HOLLYWOOD – Filipino activists took to the streets of Hollywood, this time to protest the premiere of “Cesar Chavez”, a biographical film about the Mexican leader’s revolutionary work in the farm labor movement of the 1960s.
But protesters say, back then, Chavez could not have managed to fight for better working conditions for workers without the earlier contributions of Filipino labor leaders like Larry Itliong and Philip Vera Cruz. They want the film to reflect that.
Many believe that in real life, while Filipinos spearheaded the farm labor movement, Chavez has gotten most of the credit.
While many these protesters have not seen the movie yet, they fear that based on the trailer, the contributions of Filipinos during that era have either been omitted or diminished.
“It’s a celebration of the unity of the Filipino and Mexican farm workers in the fields,” Larry Itliong’s son Johnny, who led the protest, said. “We’re just asking questions about the movie. The trailer did not depict Larry in the March to Sacramento. [It] did not show Larry in the signing of the contract. Those are the pinnacle events in the UFW and they’re missing half the story.”
After nearly two hours of picketing, representatives from the movie invited Johnny Itliong and a few other protesters to watch the movie.
While they said they appreciated the invitation to watch the movie, their fears were confirmed that the movie really diminished the role of Filipinos during the historic farm labor movement.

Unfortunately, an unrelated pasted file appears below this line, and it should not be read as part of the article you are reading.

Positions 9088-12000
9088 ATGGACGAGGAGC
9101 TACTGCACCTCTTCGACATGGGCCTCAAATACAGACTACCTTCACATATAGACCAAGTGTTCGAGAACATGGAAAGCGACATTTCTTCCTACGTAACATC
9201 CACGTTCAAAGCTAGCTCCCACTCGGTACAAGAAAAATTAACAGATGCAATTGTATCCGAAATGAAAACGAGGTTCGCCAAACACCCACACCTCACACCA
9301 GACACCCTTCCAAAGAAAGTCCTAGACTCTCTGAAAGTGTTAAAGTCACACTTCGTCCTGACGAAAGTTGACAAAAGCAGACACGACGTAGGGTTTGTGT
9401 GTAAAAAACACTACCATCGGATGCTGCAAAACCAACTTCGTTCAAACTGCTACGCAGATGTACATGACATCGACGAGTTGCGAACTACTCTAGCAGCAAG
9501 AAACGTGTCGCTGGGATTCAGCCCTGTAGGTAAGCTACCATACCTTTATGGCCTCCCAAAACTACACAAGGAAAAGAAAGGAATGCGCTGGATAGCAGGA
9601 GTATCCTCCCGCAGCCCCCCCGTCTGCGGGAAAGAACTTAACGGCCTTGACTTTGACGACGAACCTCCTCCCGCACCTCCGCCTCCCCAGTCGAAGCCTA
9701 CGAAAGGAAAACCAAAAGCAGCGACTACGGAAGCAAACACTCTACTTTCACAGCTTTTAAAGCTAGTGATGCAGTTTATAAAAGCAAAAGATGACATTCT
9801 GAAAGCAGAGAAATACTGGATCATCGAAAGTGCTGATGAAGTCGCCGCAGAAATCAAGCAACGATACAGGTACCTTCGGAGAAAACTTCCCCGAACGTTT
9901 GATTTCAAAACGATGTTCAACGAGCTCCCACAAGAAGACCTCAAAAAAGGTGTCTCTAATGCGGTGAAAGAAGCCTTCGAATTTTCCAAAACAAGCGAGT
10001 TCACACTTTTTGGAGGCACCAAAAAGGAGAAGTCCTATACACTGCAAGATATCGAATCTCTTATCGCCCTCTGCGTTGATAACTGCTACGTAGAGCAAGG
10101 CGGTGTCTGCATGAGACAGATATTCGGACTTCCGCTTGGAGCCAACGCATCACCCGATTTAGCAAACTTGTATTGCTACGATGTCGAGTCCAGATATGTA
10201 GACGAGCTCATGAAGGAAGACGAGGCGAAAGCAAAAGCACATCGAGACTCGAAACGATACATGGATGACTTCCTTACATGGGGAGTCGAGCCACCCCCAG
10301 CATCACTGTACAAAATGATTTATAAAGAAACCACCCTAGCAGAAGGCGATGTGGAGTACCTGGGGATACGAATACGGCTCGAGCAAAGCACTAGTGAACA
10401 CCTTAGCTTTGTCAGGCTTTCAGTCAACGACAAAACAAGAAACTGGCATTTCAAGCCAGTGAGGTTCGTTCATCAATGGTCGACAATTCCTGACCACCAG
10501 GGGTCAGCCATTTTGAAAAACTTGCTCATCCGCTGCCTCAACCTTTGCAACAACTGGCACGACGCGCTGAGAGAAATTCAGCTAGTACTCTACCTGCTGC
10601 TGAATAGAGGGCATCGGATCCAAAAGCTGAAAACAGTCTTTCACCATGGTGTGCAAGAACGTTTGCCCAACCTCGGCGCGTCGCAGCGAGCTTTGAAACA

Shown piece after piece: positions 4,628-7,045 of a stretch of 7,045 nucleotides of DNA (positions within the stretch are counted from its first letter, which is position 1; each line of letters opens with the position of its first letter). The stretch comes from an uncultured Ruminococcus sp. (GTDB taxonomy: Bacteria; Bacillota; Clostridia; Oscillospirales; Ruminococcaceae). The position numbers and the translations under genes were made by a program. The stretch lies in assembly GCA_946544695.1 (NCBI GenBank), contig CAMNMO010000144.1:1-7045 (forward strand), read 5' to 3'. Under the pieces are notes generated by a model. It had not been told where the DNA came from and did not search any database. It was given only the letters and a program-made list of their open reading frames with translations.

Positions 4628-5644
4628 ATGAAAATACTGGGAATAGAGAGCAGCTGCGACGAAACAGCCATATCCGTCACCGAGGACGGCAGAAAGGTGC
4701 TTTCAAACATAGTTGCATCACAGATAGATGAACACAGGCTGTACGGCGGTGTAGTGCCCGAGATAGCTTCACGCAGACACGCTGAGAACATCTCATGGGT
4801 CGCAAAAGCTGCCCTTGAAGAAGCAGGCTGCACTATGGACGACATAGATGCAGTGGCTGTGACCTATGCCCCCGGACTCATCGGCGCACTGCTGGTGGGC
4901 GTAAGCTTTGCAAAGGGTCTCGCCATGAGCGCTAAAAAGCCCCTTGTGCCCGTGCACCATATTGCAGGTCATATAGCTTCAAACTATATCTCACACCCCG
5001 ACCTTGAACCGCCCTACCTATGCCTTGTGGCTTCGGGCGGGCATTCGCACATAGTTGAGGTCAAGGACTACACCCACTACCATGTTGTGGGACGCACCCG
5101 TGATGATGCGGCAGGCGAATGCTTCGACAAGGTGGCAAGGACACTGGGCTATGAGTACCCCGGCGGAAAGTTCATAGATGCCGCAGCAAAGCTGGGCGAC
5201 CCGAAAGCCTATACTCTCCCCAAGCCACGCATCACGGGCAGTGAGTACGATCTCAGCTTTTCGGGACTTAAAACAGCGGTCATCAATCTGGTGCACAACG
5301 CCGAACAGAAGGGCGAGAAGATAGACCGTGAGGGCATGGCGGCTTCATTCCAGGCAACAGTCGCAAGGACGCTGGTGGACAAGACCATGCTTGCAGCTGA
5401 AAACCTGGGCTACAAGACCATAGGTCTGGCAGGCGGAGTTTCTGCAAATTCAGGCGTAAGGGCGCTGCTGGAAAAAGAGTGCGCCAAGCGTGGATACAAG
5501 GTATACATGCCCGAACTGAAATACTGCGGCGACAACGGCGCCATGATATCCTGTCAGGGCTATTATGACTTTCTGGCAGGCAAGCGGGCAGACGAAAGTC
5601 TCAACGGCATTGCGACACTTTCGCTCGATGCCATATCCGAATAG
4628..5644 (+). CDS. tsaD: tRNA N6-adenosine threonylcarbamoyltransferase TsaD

They say the involvement of Larry Itliong, played by Fil-Am actor Darion Basco, was inaccurate. They also said none of the other Filipino labor leaders were included in the film.
“It’s an injustice to my father that he is not at that table,” Itliong added. “That was everything that he fought for was to get the bargaining rights on that piece of paper and in the movie it shows him in the crowd as a spectator. That’s not right in my heart and I don’t think it’s right for our Filipino community to be a spectator to something that he was a major player in.”
Itliong adds this major motion picture goes against recent advances by the Filipino community to have the Delano Manongs recognized, including Assembly Bill 123 which require California schools to include the contributions of Filipino labor leaders in history lessons.
Publicists for the film have not yet responded to Balitang America’s inquiries regarding the protest and alleged misrepresentation of the Filipino farm workers.
Itliong will now speak to rest of the community regarding the next steps to take in response to the movie.
The movie will hit theaters nationwide next week.
You can contact Steve Angeles at email@example.com for more information.
From the outside, Kathryn Robison, 29, looks like any other graduate student on campus at…
SAN BERNARDINO, Calif.--Like thousands of other low-income Californians, Lana Grissom wasn’t elated about the state’s…
WASHINGTON, D.C.—Researchers on health conditions among older African Americans linked the development of chronic illness…
Photo: Gina Wirick, an ER nurse at Dupont Hospital, attends Shirley Davis, 79. Wirick recently…
Photo: Venture capitalist Stephen Johnston, co-founder of Aging 2.0, is shown speaking at the recent…
WASHINGTON, D.C.--In addition to wrinkles and graying hair, getting older brings on a less-visible change:…